Bicycle Fitness Tips

Cycling is an effective exercise for cardiovascular fitness because it is low impact and prevents jarring movements on the bones and joints. It is easy to reach maximum heart rates while cycling, compared with walking, and bicycling is easily accessible to anyone for outdoor or indoor exercise. With a few simple preparations and precautions, cycling can provide an enjoyable, environmentally friendly mode of travel as well.

Stay Fit Year-Round

Bicycle enthusiasts who enjoy riding outdoors on streets, tracks or hills should consider keeping a stationary bike for maintaining fitness levels year-round. A stationary bike is an effective complement to a cyclist’s fitness regimen because training can be maintained in almost any weather conditions. Cyclists also can build resistance and endurance on stationary bikes without the distractions often involved outdoors. Stationary bikes are solid and can be pedaled for long periods without resorting to cruising or drifting, which often happens when riding outdoors.


Caloric intake must be properly maintained when cycling, especially on long, multi-day rides. Cyclists who race must be able to eat while they ride, cycling trainers at CP Performance say. To prepare, cyclists should practice eating and riding to find the right combinations of food they can tolerate while riding. Foods high in carbohydrates can provide more energy, but cyclists often need to add additional protein to their nutritional plans to meet the demands of races or long rides.


Cycling fatigue is a common side effect for bicycle riders. Fatigue can happen if glucose stores become depleted from not consuming enough carbs. Being tired after a long ride is common and often is a sign that you’ve had a good workout from the ride and will be in even better shape the next time out. A good night’s sleep usually resolves the fatigue. Overtraining, or fatigue that manifests from long days of riding and does not immediately respond to rest, can limit your body’s ability to recover, and it does not improve overall cycling performance. Other conditions that can lead to unresolved fatigue include illness, emotional stress and inadequate sleep. Anemia also can cause fatigue, according to USA Cycling coaches at AthletiCamps. Vitamins with iron sometimes can reduce fatigue. Rest and reduced training times also can help prevent the deep tiredness that leads to chronic fatigue.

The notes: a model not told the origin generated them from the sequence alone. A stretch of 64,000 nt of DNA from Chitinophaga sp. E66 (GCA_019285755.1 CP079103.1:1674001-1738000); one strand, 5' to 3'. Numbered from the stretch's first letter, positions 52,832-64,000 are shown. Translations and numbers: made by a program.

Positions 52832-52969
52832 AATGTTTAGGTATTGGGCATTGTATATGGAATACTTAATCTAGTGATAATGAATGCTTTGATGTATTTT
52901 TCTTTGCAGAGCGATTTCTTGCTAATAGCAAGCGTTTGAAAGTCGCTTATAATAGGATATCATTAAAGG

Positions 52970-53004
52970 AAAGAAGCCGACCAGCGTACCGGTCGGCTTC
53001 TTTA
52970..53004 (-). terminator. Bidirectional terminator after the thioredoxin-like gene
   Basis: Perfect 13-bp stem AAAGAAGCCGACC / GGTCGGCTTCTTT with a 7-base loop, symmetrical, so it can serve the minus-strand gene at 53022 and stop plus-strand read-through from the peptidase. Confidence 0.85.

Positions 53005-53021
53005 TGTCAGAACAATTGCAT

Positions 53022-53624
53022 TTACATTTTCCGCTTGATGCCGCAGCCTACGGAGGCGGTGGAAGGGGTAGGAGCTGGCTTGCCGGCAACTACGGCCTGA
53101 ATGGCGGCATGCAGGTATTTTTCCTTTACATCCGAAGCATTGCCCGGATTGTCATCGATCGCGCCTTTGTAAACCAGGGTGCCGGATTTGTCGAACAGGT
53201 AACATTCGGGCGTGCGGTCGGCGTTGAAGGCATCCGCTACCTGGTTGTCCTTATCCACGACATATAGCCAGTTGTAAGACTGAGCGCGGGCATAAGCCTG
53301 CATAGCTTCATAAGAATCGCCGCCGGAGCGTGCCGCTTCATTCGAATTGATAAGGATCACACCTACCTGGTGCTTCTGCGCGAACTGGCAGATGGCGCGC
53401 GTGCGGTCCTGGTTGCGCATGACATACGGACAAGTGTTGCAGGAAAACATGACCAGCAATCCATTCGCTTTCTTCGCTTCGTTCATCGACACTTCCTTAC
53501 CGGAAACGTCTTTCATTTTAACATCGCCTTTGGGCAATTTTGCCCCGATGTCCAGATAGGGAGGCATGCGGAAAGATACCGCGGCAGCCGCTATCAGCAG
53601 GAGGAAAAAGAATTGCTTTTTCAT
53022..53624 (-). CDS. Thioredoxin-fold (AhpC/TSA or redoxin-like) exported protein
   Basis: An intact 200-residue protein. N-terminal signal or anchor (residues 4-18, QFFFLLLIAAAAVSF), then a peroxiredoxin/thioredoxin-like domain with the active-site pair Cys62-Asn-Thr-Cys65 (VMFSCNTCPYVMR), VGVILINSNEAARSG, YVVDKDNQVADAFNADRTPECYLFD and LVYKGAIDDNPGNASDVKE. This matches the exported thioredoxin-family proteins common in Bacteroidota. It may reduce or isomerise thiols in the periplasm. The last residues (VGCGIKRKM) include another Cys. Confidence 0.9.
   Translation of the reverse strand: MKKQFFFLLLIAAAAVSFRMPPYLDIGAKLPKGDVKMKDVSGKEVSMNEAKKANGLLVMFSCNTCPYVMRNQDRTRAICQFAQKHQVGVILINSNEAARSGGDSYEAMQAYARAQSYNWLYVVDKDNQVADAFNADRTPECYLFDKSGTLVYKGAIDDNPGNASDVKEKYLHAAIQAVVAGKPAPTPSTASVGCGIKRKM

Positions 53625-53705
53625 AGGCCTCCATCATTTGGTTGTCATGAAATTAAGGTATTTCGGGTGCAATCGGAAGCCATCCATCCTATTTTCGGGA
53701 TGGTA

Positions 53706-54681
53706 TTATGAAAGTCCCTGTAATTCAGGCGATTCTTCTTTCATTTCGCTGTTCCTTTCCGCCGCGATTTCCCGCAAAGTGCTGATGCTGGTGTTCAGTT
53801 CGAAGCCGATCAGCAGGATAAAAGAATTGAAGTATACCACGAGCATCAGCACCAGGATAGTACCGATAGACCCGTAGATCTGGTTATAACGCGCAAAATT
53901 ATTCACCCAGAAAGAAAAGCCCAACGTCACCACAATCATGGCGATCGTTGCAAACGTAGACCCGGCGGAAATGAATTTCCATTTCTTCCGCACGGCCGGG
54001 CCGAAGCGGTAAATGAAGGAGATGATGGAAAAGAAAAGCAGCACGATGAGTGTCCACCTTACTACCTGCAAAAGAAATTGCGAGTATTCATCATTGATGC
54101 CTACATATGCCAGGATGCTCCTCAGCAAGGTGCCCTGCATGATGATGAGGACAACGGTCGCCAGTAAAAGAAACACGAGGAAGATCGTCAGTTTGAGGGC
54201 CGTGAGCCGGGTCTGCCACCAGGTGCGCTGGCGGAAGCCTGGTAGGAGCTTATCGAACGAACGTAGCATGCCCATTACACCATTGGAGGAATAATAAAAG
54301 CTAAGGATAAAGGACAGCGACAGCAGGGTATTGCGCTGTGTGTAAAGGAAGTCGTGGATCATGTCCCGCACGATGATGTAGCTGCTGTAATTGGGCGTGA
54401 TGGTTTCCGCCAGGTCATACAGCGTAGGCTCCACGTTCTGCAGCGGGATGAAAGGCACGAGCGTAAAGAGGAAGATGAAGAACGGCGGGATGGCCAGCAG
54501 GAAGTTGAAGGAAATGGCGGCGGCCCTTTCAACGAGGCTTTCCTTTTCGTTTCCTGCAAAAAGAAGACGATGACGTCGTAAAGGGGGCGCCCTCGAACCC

About this Author

Linda Ray is an award-winning journalist with more than 20 years’ experience. She has held posts at newspapers and magazines, including the “Greenville News,” “Success,” Demand Studios and “American City Business Journals.” Ray has covered health and fitness, business, sports and people. Ray has a bachelor’s degree in journalism.